Old bones, old devotees

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Refuge for imagination

 

At the peak of the 2014 dharna, when nothing could sway headlines away from the drama unfolding at D Chowk, an odd little item of news managed to do the impossible. Briefly, very briefly, it turned the conversation away from the besieged capital towards its less important but far more colorful twin, Rawalpindi. On 3rd November, Rescue 1122 was called in to capture what was described by witnesses as a huge snake at the Shrine of Shah Jeevan. When finally caught, the snake did turn out to be a mammoth. Eleven feet long and judged to be weighing an unbelievable 100 kg, the rock python was quickly anointed an ‘anaconda’, never mind that those creatures are found 14,000 kilometers away in South America. An anaconda it was, and it was to be taken away.

At which point, the news morphed from the ordinary into the mythical, from the netting of a large snake to the wanton ensnarement of a gargantuan religious beast. The custodian of the shrine stepped in to beg Rescue 1122 to let the snake go. He said the snake had lived at the shrine for a hundred years, had never harmed anyone, and only appeared on 9th and 10th Moharram to pay its respect to the saint. Despite being in the presence of a snake that had mastered the lunar calendar, 1122 personnel unimaginatively decided the reptile was a threat and it was taken away from the shrine, to be handed over to the Topi Rakh Park, doomed to spend the last of his years in a snake house, far away from the tomb where it had outlived its lifespan thrice over.

For a country that follows an Abrahamic religion, most of the shrines in Pakistan are surprisingly tolerant of the creature that tricked Adam into betraying God. Many shrines are home to snakes; some that don’t bother hiding and some that dwell in secret abodes within the walls. Other shrines have serpentine wardens who only come forth when the shrine is in imminent danger. Near Chakri lies a hamlet of less than thirty houses, all surrounding the shrine of Pir Bokhari, a war hero who’s legend is obscure and as legends go, not terribly fascinating. But according to the old woman who is the custodian of his resting place, snakes of all sizes routinely show up to hail the holy bones. She maintains that they are pious and powerful djinns in snake form, not real snakes, for they do not display the hostility that a real snake would. When the shrine was in very real danger of being swept away in 2010’s biblical floods, two cobras appeared out of nowhere and stood guard at the door, one on each side, rising to their full heights. Faced with these formidable sentinels, the water dared not enter the compound, flowing away in what we can assume was cowardly fashion.  To this battle between the flood and the snakes, almost the entire hamlet was a witness. Their own houses still bear the scars of the ravaging waters. The shrine does not.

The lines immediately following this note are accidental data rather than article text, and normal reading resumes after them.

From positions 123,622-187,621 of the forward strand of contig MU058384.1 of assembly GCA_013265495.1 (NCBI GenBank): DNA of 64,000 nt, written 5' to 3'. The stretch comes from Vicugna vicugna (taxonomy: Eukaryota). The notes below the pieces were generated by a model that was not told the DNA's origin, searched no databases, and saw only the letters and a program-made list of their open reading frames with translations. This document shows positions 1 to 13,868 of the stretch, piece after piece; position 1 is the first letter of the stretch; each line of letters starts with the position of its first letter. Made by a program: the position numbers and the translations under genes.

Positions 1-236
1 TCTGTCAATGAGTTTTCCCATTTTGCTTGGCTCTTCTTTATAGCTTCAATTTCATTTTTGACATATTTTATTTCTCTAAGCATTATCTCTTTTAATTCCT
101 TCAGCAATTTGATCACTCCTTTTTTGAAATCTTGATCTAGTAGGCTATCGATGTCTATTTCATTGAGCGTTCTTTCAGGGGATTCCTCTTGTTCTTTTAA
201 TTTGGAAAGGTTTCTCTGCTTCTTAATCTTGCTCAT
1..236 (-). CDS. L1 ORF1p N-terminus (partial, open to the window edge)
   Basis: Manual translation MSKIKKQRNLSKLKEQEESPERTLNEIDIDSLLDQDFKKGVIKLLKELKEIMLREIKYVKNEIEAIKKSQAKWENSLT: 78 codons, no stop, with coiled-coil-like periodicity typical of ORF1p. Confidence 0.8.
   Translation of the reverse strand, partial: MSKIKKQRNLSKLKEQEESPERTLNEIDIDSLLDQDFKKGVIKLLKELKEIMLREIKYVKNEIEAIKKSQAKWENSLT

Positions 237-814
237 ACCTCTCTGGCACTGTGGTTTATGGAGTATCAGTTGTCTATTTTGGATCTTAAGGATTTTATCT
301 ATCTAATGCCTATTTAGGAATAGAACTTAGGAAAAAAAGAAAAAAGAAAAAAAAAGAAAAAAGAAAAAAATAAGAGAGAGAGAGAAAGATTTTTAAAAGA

Further into Chakwal lies the saddest tomb you’ll ever see. An unmarked grave barely visible under the thorny bushes that have grown over it is surrounded by the remains of walls that have long fallen victim to time and neglect. Here lies Maai Dholli, a woman not to be trifled with. Feeling insulted at not being invited to weddings because she was a spinster, she cursed the entire surrounding populace to bad marriages and divorces. It’s unclear how she was appeased in life, but in death her blessings can be sought by lighting a diya at her crypt in the evening. If you spot a white female snake there, you have been assured of a successful marriage for that is Maai Dholli herself, come to bless you in spirit form. Enough people have spotted the snake for the legend to live on, undeterred by it’s glaring lack of piety and prayer.

In the 80s, a long, thin green snake was often seen inside the burial chamber of Mian Mir, one of Lahore’s most famous saints. Not spotted after that decade at that particular tomb, a similar looking snake was spotted by disciples at Bibi Pak Daaman, one of Lahore’s oldest shrines.  Sindh, resting place of numerous saints and Sufis, is even more partial to tales of devout ophidians.

But what if we were to drop the fascinating assumptions that the snakes are neither disciples nor djinns nor spirits? What if they really are just snakes, flesh and blood and venomous teeth? Why do they prefer living at tombs, where their enemy humans are in plentiful number? What instinct over rides millennia of evolutionary coding to head towards the adversary who would kill it elsewhere without a second thought? Perhaps the alternate knowledge also gathered over millennia: that if the Sun God Ra would carry you over his head, if Shiva would wrap you around the neck and Kali would let you free among her hair, then where there are believers, there is also refuge.

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